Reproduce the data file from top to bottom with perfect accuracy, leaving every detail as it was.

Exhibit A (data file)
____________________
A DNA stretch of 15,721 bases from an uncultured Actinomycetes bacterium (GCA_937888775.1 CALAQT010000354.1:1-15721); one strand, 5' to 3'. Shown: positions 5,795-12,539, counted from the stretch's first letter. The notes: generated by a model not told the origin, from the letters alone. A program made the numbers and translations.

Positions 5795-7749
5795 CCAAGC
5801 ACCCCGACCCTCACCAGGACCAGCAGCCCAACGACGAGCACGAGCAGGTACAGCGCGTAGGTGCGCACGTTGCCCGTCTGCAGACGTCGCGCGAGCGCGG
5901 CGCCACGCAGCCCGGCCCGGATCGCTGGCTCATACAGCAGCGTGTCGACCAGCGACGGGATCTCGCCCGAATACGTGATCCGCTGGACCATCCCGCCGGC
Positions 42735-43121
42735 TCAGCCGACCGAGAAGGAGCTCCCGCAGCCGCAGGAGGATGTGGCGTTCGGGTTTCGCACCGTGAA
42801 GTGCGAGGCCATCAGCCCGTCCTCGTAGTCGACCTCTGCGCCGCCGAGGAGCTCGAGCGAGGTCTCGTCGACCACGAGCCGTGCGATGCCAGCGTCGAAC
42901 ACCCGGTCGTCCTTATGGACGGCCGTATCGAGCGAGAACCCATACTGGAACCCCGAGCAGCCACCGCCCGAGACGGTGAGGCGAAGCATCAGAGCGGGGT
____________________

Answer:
A DNA stretch of 15,721 bases from an uncultured Actinomycetes bacterium (GCA_937888775.1 CALAQT010000354.1:1-15721); one strand, 5' to 3'. Shown: positions 5,795-12,539, counted from the stretch's first letter. The notes: generated by a model not told the origin, from the letters alone. A program made the numbers and translations.

Positions 5795-7749
5795 CCAAGC
5801 ACCCCGACCCTCACCAGGACCAGCAGCCCAACGACGAGCACGAGCAGGTACAGCGCGTAGGTGCGCACGTTGCCCGTCTGCAGACGTCGCGCGAGCGCGG
5901 CGCCACGCAGCCCGGCCCGGATCGCTGGCTCATACAGCAGCGTGTCGACCAGCGACGGGATCTCGCCCGAATACGTGATCCGCTGGACCATCCCGCCGGC
Positions 42735-43121
42735 TCAGCCGACCGAGAAGGAGCTCCCGCAGCCGCAGGAGGATGTGGCGTTCGGGTTTCGCACCGTGAA
42801 GTGCGAGGCCATCAGCCCGTCCTCGTAGTCGACCTCTGCGCCGCCGAGGAGCTCGAGCGAGGTCTCGTCGACCACGAGCCGTGCGATGCCAGCGTCGAAC
42901 ACCCGGTCGTCCTTATGGACGGCCGTATCGAGCGAGAACCCATACTGGAACCCCGAGCAGCCACCGCCCGAGACGGTGAGGCGAAGCATCAGAGCGGGGT